Processors fabbed by Intel over the last decade are all vulnerable to one of the Spectre vulnerabilities which were revealed, even after the patches and microcode updates which have been released to mitigate the flaw. It would seem that over 230 models, dating back to 2011, which are still vulnerable to Spectre V2 will remain so indefinitely as fixing the issue is both incredibly complex and not economically beneficial to Intel. The chipmaker have removed quite a few models from their patching process, The Inquirer links to the full list.
If you have one of these chips, Intel seems to suggest buying a new CPU and motherboard is your best option … though they don't have to be from Intel, now do they?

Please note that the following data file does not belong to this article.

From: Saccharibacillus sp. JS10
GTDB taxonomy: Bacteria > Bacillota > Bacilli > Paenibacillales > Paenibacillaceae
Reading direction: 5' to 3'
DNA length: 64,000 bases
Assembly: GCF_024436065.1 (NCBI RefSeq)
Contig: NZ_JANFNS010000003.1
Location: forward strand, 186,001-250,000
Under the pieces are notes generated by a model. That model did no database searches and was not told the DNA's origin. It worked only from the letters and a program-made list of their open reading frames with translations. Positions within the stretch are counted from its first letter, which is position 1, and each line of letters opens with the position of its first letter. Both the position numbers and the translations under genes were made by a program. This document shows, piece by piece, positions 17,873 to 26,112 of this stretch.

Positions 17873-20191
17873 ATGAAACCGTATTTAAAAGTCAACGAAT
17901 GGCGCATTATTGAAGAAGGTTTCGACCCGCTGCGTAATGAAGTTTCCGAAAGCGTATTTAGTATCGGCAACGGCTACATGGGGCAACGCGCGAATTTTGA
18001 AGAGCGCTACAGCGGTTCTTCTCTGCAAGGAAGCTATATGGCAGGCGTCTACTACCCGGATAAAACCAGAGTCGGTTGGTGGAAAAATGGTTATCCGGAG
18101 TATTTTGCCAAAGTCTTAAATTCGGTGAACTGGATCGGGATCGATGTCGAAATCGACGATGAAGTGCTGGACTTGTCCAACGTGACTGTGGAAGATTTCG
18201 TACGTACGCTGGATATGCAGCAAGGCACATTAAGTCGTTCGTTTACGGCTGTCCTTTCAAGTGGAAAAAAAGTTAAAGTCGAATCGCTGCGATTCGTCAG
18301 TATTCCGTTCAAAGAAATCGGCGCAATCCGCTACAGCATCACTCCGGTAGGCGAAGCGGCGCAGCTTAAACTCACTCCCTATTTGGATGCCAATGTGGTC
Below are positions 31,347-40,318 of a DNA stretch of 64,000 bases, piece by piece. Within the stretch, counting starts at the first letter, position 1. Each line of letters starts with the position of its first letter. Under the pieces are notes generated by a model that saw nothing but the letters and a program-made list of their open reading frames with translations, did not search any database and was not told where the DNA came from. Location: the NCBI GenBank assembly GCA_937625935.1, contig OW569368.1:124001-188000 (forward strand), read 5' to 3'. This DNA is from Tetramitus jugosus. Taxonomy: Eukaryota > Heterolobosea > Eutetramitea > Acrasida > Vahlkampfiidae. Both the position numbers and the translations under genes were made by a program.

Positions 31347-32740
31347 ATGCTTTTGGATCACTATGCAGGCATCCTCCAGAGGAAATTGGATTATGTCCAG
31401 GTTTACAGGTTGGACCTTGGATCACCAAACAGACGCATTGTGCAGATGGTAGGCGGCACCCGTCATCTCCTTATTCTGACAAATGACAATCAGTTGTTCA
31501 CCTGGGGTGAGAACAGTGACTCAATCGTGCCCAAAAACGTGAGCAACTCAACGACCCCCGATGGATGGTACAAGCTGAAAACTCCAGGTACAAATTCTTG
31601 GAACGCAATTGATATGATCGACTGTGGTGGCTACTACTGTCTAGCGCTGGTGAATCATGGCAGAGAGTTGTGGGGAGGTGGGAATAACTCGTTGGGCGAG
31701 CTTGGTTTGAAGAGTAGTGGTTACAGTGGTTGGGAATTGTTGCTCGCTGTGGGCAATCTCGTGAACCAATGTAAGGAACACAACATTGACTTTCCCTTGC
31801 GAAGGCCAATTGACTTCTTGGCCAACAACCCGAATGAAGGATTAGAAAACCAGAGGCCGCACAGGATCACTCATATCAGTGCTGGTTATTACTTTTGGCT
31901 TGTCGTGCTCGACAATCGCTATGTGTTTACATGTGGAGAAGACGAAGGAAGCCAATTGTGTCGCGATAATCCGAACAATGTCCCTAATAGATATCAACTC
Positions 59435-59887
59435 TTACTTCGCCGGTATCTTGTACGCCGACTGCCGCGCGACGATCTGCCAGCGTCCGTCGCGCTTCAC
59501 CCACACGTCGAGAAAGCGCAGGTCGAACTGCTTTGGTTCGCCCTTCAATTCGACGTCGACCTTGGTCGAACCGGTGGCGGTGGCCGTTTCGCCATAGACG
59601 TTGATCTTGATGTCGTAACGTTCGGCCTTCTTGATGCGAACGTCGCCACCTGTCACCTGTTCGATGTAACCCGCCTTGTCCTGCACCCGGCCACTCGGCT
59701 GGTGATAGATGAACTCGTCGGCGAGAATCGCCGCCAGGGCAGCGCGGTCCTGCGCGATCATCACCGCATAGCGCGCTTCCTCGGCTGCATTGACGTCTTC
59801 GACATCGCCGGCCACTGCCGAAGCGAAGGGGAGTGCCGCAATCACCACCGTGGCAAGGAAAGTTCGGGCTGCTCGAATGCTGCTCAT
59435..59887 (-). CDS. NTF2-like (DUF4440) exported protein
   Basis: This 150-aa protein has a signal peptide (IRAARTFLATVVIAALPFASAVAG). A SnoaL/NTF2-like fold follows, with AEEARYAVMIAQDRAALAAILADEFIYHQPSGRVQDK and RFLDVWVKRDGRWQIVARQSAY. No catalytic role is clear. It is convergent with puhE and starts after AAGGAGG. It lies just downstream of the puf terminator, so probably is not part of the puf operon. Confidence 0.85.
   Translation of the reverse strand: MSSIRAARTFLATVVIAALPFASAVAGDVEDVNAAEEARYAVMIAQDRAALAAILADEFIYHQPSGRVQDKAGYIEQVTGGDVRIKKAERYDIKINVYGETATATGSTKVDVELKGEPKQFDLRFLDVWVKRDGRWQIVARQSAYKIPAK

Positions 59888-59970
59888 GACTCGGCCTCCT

"INTEL MIGHT NOT BE ABLE to fix the second version of the Spectre flaw that affects more than 230 models of its processors, due to how difficult it is to remove the vulnerability."
Here is some more Tech News from around the web:
- Latest macOS Update Disables DisplayLink, Rendering Thousands of Monitors Dead @ Slashdot
- Why a merged Apple OS is one mash-up too far @ The Register
- Intel flogs Wind River software division to TPG @ The Inquirer
- DRAM supply remains tight @ DigiTimes
- Hold the phone: Mystery fake cell towers spotted slurping comms around Washington DC @ The Register
- Performance Testing Chaos Group’s V-Ray GPU & CPU 4.0 Beta Renderers @ Techgage
- GTC 2018 Wrap-up – a Gamer’s View, VR, and NVIDIA’s new HQ @ BabelTechReviews
- ASUS AiMesh Whole-Home Mesh Wi-Fi System @ Kitguru